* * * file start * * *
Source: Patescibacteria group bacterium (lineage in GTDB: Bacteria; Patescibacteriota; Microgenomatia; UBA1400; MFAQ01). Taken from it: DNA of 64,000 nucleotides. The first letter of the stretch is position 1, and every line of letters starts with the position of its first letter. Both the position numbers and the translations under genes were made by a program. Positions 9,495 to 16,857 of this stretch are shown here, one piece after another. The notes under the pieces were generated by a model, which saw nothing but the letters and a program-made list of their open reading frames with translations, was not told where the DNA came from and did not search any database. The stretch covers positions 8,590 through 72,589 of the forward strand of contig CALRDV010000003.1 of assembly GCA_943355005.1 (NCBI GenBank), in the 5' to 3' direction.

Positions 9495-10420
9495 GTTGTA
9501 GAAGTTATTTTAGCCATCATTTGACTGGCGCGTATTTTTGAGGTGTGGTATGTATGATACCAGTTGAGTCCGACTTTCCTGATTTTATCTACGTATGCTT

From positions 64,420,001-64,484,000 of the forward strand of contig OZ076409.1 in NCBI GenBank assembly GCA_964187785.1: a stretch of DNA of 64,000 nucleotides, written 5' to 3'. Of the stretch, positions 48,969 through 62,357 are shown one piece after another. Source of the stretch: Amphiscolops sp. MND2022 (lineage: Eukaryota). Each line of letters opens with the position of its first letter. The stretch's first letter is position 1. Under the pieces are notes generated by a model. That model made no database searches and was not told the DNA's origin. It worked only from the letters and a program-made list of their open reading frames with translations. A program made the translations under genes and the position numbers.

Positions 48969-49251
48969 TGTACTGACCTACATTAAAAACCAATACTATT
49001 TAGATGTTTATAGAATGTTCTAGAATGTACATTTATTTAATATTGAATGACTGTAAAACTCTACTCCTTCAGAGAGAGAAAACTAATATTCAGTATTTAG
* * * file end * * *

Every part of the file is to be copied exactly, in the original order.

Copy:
Source: Patescibacteria group bacterium (lineage in GTDB: Bacteria; Patescibacteriota; Microgenomatia; UBA1400; MFAQ01). Taken from it: DNA of 64,000 nucleotides. The first letter of the stretch is position 1, and every line of letters starts with the position of its first letter. Both the position numbers and the translations under genes were made by a program. Positions 9,495 to 16,857 of this stretch are shown here, one piece after another. The notes under the pieces were generated by a model, which saw nothing but the letters and a program-made list of their open reading frames with translations, was not told where the DNA came from and did not search any database. The stretch covers positions 8,590 through 72,589 of the forward strand of contig CALRDV010000003.1 of assembly GCA_943355005.1 (NCBI GenBank), in the 5' to 3' direction.

Positions 9495-10420
9495 GTTGTA
9501 GAAGTTATTTTAGCCATCATTTGACTGGCGCGTATTTTTGAGGTGTGGTATGTATGATACCAGTTGAGTCCGACTTTCCTGATTTTATCTACGTATGCTT

From positions 64,420,001-64,484,000 of the forward strand of contig OZ076409.1 in NCBI GenBank assembly GCA_964187785.1: a stretch of DNA of 64,000 nucleotides, written 5' to 3'. Of the stretch, positions 48,969 through 62,357 are shown one piece after another. Source of the stretch: Amphiscolops sp. MND2022 (lineage: Eukaryota). Each line of letters opens with the position of its first letter. The stretch's first letter is position 1. Under the pieces are notes generated by a model. That model made no database searches and was not told the DNA's origin. It worked only from the letters and a program-made list of their open reading frames with translations. A program made the translations under genes and the position numbers.

Positions 48969-49251
48969 TGTACTGACCTACATTAAAAACCAATACTATT
49001 TAGATGTTTATAGAATGTTCTAGAATGTACATTTATTTAATATTGAATGACTGTAAAACTCTACTCCTTCAGAGAGAGAAAACTAATATTCAGTATTTAG